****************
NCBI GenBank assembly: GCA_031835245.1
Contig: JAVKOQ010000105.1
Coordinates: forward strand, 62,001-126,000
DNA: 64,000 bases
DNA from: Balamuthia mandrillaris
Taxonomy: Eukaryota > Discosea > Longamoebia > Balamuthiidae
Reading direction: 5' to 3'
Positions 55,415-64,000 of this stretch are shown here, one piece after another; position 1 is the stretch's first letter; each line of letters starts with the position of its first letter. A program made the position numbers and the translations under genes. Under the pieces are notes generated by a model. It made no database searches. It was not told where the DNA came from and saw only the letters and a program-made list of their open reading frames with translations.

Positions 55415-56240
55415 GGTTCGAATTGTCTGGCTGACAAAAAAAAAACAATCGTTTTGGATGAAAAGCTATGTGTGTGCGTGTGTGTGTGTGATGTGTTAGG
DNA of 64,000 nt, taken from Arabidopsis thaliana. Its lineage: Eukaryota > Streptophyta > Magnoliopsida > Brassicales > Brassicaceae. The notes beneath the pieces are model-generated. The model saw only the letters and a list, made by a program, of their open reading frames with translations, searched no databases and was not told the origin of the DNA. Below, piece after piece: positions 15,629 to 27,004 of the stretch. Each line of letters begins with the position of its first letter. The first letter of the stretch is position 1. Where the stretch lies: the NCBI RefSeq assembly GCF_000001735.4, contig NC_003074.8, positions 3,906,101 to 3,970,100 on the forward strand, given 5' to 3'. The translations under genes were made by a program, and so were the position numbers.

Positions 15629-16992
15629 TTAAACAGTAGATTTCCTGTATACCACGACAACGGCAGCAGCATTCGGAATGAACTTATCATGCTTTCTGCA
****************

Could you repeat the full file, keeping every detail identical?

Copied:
NCBI GenBank assembly: GCA_031835245.1
Contig: JAVKOQ010000105.1
Coordinates: forward strand, 62,001-126,000
DNA: 64,000 bases
DNA from: Balamuthia mandrillaris
Taxonomy: Eukaryota > Discosea > Longamoebia > Balamuthiidae
Reading direction: 5' to 3'
Positions 55,415-64,000 of this stretch are shown here, one piece after another; position 1 is the stretch's first letter; each line of letters starts with the position of its first letter. A program made the position numbers and the translations under genes. Under the pieces are notes generated by a model. It made no database searches. It was not told where the DNA came from and saw only the letters and a program-made list of their open reading frames with translations.

Positions 55415-56240
55415 GGTTCGAATTGTCTGGCTGACAAAAAAAAAACAATCGTTTTGGATGAAAAGCTATGTGTGTGCGTGTGTGTGTGTGATGTGTTAGG
DNA of 64,000 nt, taken from Arabidopsis thaliana. Its lineage: Eukaryota > Streptophyta > Magnoliopsida > Brassicales > Brassicaceae. The notes beneath the pieces are model-generated. The model saw only the letters and a list, made by a program, of their open reading frames with translations, searched no databases and was not told the origin of the DNA. Below, piece after piece: positions 15,629 to 27,004 of the stretch. Each line of letters begins with the position of its first letter. The first letter of the stretch is position 1. Where the stretch lies: the NCBI RefSeq assembly GCF_000001735.4, contig NC_003074.8, positions 3,906,101 to 3,970,100 on the forward strand, given 5' to 3'. The translations under genes were made by a program, and so were the position numbers.

Positions 15629-16992
15629 TTAAACAGTAGATTTCCTGTATACCACGACAACGGCAGCAGCATTCGGAATGAACTTATCATGCTTTCTGCA